next sibling parent envoid <envoid cool-mail.com> writes:
Thank you for such a comprehensive answer.
Feb 14
prev sibling next sibling parent reply Marco de Wild <mdwild sogyo.nl> writes:
On Wednesday, 13 February 2019 at 16:40:18 UTC, H. S. Teoh wrote:
 On Wed, Feb 13, 2019 at 11:32:46AM +0000, envoid via 
 Digitalmars-d-learn wrote:
 Unfortunately, that guarantee also excludes a lot of otherwise 
 useful idioms, like objects that cache data -- a const object 
 cannot cache data because that means it's being mutated, or 
 lazily-initialized objects -- because once the ctor has run, 
 the object can no longer be mutated. Most notably, D's powerful 
 range idiom is pretty much unusable with const because 
 iteration over a range requires mutating the range (though 
 having const *elements* in a range is fine).  This doesn't seem 
 as bad at first glance, but it wreaks havoc on generic code, 
 another thing that D is purportedly good at. It's very hard 
 (and often impossible) to write generic code that works with 
 both const and mutable objects.

 So ironically, the iron-clad semantics of D's const system 
 turns out to be also its own downfall.


 T
I agree that const by nature unfortunately kills lazy initialization. However, I don't really understand why const is a problem with ranges. Const elements are not a problem. Iterating over a range consumes it (if I understand correctly). It does not make sense to be able to consume a const object, so from my point of view it's perfectly logical to disallow iterating const ranges. If I'm missing something, please correct me. I use const quite thoroughly in my project (a mahjong board game) and in fact I am writing a blog post explaining how it helped me understand what was happening in my code base. It enforces encapsulated mutations. In classic OOP languages, mutable objects propagate through the entire system, unless you actively create an immutable copy of it (which is a lot of work for little gain). If someone modifies your object on a place you don't expect (e.g. creating and persisting data when rendering a read-only view), it becomes hard to impossible to reason about the problem and debug it. Refactoring in const was a lot of work, but I think it made my code better in the end. I didn't run into any problems when using it, except when I tried to modify an object where I should not have (e.g. sorting a hand when rendering the view). I was able to untangle the spaghetti because the compiler poked me about it. As I didn't run into any problems and it helped clean up my code base, I would recommend trying it.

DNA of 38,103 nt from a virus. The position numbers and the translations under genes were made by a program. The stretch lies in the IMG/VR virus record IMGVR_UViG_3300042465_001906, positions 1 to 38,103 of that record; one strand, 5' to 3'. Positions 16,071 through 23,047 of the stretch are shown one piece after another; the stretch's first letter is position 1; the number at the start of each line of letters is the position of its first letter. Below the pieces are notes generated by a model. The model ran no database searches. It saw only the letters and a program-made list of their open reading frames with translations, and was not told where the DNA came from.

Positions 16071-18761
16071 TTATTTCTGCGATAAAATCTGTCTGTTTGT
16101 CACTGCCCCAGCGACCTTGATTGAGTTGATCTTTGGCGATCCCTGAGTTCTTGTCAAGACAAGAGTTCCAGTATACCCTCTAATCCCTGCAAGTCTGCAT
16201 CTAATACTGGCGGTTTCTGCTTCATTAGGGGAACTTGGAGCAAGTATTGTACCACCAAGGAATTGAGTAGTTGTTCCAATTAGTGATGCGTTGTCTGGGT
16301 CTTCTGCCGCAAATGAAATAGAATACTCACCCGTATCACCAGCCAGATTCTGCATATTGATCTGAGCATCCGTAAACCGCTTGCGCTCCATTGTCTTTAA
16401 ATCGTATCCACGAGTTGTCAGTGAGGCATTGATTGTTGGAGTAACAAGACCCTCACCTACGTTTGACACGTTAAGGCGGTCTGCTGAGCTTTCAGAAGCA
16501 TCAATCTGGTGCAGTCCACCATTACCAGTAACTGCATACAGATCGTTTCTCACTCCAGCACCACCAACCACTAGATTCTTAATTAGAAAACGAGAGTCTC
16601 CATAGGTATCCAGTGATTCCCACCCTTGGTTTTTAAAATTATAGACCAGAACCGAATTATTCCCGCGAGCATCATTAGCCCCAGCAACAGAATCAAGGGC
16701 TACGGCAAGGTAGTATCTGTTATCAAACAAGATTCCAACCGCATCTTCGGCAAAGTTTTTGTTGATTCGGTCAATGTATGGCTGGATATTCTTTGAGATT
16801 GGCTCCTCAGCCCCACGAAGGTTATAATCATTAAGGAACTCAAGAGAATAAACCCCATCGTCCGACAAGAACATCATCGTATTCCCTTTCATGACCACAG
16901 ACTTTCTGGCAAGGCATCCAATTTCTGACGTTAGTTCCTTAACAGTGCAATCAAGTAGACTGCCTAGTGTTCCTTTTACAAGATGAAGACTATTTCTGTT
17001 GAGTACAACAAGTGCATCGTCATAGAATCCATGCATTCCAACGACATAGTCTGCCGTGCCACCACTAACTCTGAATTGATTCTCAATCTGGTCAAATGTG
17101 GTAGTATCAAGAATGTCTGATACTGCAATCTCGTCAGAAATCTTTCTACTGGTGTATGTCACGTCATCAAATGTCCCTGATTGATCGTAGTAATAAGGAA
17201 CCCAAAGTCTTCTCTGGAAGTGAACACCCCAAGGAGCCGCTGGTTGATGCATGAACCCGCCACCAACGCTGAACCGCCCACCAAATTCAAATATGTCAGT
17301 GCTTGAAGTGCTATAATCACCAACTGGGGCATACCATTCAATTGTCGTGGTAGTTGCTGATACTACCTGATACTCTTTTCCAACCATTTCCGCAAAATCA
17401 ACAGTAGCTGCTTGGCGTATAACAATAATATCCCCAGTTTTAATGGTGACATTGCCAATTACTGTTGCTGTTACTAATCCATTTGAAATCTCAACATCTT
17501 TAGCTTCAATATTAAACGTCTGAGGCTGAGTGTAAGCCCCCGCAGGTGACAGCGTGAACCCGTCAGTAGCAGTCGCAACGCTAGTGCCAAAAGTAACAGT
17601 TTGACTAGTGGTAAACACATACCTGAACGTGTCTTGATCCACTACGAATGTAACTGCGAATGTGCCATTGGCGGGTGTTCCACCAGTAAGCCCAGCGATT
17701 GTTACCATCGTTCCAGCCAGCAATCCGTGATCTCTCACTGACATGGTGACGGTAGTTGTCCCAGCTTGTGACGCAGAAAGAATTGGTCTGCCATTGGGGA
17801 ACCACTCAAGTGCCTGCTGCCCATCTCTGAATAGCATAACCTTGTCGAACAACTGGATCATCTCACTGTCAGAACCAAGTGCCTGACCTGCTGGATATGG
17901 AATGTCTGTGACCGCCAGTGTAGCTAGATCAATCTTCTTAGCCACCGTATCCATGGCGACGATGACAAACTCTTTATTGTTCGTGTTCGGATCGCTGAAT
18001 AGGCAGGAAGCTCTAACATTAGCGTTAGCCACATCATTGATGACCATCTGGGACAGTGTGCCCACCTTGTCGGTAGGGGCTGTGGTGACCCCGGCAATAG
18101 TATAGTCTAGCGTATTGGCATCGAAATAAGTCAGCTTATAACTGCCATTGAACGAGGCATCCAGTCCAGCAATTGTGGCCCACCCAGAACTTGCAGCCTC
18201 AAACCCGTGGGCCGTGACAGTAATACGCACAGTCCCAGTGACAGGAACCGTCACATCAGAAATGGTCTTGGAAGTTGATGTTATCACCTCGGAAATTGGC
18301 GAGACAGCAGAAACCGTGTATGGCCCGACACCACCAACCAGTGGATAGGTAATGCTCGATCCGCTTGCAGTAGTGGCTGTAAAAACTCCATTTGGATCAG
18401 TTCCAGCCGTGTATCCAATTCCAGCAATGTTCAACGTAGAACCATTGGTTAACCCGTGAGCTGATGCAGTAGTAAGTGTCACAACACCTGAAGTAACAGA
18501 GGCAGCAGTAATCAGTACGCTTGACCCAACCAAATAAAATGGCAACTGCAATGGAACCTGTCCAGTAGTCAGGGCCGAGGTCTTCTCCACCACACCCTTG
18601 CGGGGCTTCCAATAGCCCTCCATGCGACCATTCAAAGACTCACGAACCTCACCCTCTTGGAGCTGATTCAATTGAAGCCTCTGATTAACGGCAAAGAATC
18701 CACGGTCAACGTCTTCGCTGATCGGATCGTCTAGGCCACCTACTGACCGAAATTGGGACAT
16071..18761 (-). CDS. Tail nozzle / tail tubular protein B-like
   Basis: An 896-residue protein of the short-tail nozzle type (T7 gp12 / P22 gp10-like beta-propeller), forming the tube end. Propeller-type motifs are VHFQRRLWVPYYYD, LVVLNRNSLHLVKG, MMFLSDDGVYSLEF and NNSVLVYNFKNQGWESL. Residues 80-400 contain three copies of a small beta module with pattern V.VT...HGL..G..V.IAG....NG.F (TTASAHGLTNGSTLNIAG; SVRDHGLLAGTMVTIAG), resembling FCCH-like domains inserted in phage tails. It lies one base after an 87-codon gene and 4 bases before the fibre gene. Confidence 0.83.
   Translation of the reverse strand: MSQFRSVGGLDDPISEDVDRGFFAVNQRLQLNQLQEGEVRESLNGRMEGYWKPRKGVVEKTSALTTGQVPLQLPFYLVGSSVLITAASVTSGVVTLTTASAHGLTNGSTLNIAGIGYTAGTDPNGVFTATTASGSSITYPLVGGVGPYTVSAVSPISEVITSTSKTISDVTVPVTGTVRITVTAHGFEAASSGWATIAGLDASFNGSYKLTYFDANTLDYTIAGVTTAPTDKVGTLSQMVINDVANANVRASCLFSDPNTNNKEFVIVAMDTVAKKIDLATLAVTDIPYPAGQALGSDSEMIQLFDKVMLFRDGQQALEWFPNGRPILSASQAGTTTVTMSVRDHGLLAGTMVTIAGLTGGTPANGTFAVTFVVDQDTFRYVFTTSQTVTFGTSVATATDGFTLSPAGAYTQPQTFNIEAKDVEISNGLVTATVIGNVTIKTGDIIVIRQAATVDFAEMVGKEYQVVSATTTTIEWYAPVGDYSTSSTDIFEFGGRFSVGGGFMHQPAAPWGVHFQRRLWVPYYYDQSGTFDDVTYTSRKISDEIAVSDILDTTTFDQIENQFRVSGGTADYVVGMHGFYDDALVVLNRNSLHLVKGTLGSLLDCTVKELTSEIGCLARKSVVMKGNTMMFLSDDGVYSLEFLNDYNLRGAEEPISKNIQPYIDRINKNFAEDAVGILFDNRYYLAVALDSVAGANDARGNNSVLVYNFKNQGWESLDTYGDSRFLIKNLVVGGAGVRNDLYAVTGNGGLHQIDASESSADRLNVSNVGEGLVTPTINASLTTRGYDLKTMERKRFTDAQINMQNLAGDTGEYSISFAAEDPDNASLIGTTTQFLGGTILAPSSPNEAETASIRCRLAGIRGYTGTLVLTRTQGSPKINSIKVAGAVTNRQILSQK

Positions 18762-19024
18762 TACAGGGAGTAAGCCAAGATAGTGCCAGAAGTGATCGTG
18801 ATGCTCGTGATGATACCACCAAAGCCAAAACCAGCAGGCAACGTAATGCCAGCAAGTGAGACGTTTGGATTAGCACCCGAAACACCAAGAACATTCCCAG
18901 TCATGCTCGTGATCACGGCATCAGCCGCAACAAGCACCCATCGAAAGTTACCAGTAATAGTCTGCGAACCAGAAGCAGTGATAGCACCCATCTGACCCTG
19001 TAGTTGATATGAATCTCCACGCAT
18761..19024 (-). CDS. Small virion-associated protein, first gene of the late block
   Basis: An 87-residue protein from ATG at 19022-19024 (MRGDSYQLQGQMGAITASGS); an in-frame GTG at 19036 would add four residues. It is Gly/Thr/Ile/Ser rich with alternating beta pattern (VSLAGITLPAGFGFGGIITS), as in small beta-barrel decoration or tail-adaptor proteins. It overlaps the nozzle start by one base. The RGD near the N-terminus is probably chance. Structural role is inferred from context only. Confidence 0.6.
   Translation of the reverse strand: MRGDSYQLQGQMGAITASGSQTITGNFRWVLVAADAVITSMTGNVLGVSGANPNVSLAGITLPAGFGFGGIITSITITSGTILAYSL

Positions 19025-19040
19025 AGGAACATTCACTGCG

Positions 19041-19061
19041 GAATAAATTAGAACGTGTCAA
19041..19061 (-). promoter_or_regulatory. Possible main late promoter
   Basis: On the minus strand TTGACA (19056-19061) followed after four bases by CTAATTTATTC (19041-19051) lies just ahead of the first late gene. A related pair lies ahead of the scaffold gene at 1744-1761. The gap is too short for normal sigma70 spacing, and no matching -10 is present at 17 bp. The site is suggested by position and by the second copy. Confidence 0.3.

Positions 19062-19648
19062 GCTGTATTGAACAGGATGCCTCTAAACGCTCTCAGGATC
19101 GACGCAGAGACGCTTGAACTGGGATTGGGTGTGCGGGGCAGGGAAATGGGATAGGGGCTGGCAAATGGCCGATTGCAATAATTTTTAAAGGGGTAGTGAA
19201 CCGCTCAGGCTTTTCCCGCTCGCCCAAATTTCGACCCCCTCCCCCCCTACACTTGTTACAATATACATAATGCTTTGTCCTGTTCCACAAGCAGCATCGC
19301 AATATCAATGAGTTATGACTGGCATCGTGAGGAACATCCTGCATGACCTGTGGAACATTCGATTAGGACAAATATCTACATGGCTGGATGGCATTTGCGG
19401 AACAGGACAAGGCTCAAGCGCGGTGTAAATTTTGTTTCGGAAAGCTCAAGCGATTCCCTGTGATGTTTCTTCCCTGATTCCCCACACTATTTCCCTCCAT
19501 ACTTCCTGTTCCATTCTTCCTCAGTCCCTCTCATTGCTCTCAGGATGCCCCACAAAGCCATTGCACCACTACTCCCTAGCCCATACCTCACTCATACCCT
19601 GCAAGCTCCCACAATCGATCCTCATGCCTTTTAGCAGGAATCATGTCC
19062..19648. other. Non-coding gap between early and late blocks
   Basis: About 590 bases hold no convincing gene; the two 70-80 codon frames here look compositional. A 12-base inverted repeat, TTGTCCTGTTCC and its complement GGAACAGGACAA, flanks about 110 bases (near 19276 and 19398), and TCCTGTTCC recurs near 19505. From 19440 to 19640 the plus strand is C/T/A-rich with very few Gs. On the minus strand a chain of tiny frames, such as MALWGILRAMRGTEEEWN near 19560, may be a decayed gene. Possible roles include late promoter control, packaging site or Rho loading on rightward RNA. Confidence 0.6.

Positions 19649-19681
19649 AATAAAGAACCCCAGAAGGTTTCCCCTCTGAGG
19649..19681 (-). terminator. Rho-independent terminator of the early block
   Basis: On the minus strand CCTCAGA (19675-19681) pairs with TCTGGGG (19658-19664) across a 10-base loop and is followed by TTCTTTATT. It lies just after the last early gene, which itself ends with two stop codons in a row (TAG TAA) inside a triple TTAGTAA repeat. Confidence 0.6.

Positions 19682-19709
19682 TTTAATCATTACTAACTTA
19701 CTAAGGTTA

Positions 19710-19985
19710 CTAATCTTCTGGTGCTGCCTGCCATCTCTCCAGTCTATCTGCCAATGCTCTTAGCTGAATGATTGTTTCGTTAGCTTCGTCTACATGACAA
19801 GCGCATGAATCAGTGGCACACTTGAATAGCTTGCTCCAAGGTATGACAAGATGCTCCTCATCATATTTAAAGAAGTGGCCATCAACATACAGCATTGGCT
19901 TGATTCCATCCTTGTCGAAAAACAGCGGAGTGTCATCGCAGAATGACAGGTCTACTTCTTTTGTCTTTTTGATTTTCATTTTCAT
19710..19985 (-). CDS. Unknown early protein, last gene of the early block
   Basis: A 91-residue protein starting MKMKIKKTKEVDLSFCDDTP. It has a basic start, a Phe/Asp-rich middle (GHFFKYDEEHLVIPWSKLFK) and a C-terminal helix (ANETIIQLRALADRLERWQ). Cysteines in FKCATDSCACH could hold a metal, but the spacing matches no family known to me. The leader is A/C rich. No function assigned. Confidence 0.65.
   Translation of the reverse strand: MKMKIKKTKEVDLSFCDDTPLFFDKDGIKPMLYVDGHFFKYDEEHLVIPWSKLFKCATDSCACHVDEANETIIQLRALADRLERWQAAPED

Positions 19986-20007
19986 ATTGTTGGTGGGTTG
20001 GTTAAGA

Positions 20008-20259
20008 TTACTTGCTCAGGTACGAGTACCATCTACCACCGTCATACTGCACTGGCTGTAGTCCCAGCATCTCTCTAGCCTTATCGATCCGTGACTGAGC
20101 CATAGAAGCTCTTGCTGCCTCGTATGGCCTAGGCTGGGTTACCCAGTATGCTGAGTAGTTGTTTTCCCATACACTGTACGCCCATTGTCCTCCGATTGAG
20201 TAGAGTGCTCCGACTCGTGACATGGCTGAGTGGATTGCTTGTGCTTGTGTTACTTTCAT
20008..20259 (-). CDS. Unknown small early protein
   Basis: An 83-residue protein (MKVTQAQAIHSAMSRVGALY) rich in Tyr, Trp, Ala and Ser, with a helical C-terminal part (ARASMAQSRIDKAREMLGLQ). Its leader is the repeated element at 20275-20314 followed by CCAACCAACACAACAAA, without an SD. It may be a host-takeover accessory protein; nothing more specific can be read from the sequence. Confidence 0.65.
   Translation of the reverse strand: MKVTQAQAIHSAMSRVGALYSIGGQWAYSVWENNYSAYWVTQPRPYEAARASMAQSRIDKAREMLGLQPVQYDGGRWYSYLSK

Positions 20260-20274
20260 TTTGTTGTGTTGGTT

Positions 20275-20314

Feb 17
parent reply Yatheendra <3df4 gmail.ru> writes:
Am I mistaken in saying that we are conflating:
    "anything that is logically const should be declared const"
    // makes perfect sense
    // e.g. the lowest 2, and some branches of the 3rd and 4th, 
levels
    // of members (and a subset of the overall methods) in a 
5-deep type hierarchy are const
with:
    "most code/data should be declared const"
    // no! isn't efficient code all about mutation?
    // no grounds for, e.g.: "ideally, no more than 40% of code 
should be doing mutation"

 On Wednesday, 13 February 2019 at 16:40:18 UTC, H. S. Teoh